I walked into the Saatchi Gallery to find the typical starch white walls embellished with a simple bold, bright message: Ladies and Gentlemen, a reference to the Rolling Stones 1974 documentary. The bright lights, bold images and decades of success encompassed in the documentary were now recreated in front of me, through Exhibitionism.
Encapsulating the Stones’ full journey and rise to fame, Exhibitionism tackles their stardom from beginning to end.
I am not oblivious to the Stones’ prominence, yet I don’t consider myself an avid fan. Still, the interactive features of the exhibition and details of the Stones’ rise to fame proved to be intriguing to me.
The exhibition lies over two floors and nine galleries, as the Saatchi Gallery transformed into a Rolling Stones timelapse. The gallery starts with a visual representation of the Stones’ success. A world map composed of LED lights display the number of performances and attendance rates the band has attracted. Skeptical of this introduction, I did not want to simply hear about their earnings and popularity, but see first-hand their growth and expansion. Knowing little about their origin, this is what intrigued me most, and this is what the Saatchi Gallery presented: A timeless recount of where the Stones started, and how they came to be.
The second gallery, however, launches you back in time. I found myself transported back to 1962, at 102 Edith Grove, Chelsea, the band’s first flat. Greasy plates overflowed the sink and filth coated the small space; a gentle reminder that the band started without a glamorous beginning, as four men in an old, small apartment got together and wrote songs. The band’s humble start only exaggerates the contrasts of the extravagance and name the Stones later made for themselves.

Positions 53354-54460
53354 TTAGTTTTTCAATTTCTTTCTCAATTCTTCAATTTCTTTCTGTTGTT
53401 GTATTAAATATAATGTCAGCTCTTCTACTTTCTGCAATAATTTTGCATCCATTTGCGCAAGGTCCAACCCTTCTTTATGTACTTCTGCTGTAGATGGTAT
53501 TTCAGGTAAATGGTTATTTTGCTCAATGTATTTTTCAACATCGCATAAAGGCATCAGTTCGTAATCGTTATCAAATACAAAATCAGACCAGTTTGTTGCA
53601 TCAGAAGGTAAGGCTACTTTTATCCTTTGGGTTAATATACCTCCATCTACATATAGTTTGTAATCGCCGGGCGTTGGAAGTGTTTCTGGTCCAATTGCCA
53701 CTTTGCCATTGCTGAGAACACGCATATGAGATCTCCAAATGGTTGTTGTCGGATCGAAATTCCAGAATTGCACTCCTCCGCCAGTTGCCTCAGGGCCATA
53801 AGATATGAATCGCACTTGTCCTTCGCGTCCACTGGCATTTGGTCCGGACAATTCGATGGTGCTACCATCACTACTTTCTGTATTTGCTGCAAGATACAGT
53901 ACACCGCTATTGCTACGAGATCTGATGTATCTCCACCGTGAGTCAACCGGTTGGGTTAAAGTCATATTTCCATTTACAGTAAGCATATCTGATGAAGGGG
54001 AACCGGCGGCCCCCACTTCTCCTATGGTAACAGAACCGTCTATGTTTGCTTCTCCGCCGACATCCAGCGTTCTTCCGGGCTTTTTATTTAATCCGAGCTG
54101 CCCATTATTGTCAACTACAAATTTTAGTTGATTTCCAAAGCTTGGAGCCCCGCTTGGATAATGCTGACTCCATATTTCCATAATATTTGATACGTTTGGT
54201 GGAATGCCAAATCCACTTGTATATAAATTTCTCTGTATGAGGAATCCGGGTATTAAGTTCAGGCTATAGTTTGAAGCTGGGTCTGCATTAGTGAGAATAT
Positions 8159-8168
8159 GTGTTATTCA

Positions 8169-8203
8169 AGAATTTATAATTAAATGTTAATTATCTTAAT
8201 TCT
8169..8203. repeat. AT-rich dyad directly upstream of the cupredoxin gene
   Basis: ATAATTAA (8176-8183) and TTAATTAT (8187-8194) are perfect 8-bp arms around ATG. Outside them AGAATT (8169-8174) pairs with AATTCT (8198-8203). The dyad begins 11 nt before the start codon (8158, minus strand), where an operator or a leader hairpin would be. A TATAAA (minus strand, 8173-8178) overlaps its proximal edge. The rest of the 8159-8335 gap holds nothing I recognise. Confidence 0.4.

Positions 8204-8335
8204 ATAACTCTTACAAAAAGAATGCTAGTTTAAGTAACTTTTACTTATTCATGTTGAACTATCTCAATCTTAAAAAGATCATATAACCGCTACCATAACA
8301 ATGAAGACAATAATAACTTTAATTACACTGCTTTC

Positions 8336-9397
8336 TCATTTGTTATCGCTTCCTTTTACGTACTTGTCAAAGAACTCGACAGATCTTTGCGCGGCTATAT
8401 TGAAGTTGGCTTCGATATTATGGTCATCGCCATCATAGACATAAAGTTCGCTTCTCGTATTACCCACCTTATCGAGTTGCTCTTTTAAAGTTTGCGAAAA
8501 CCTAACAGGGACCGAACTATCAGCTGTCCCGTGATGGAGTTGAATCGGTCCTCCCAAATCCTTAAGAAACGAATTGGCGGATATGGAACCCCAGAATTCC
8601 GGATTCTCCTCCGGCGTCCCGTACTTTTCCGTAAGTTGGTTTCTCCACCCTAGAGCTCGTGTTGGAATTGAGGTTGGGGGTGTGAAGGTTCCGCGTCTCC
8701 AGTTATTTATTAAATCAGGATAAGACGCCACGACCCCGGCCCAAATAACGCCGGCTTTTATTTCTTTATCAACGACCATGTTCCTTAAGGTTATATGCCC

The most important piece of all songs is the lyrics of course, and the next gallery highlighted just that. With collections of Mick Jagger’s old notebooks, the songwriting process was exposed in its rawest form. Although the notebook display resembled a museum installation rather than an art exhibition, to see the fundamental beginning of many of the Stones famous songs was art in itself.
Continuing on, the next installation covered the recording process and displayed instruments used by the band members. When I managed to glance over the crowded room, the execution of the exhibition and display of information was unique and unlike anything I had seen before. Small details added up and helped support the themes of each gallery such as quotes from the band members, providing candid insight. In addition, a replica recording studio was built to accompany this section, allowing me to visualize the process described .
Again, although the exhibition was not what I would consider a typical art gallery, the layout and composition of the Stones’ memorabilia was displayed in a visually pleasing way.
The artistic aspect continued to prevail as the exhibition revealed the full spectrum of the Stones’ appearance and branding. With displays of their fascinating costumes to their various tour posters and logos, each piece of art was accompanied with a short description. Although I would never advise Mick Jagger to wear velvet shorts, the exhibition described in full detail the outfit and reasoning behind most choices, making it feel as if I was a part of the decision making process.
Within another gallery, I found miniature replicas of the various stage sets for their concerts. For every move they made, the Stones left a lasting impression, and again the immense detail and planning was highlighted. Yet, in order to create this substantial legacy, their execution was presented in an elaborate manner, as shown with all of their sets, costumes and lyrics. The exhibition came full circle, ending with a 3-D video of a live performance of “Satisfaction” and the exhibits of planning and preparations were put into context.
I could have spent hours in the exhibition reading every plaque, quote and description, but even without doing so, it was almost impossible not to soak up the band and understand their success. The exhibition was big and bold: Everything that the Rolling Stones were, and are.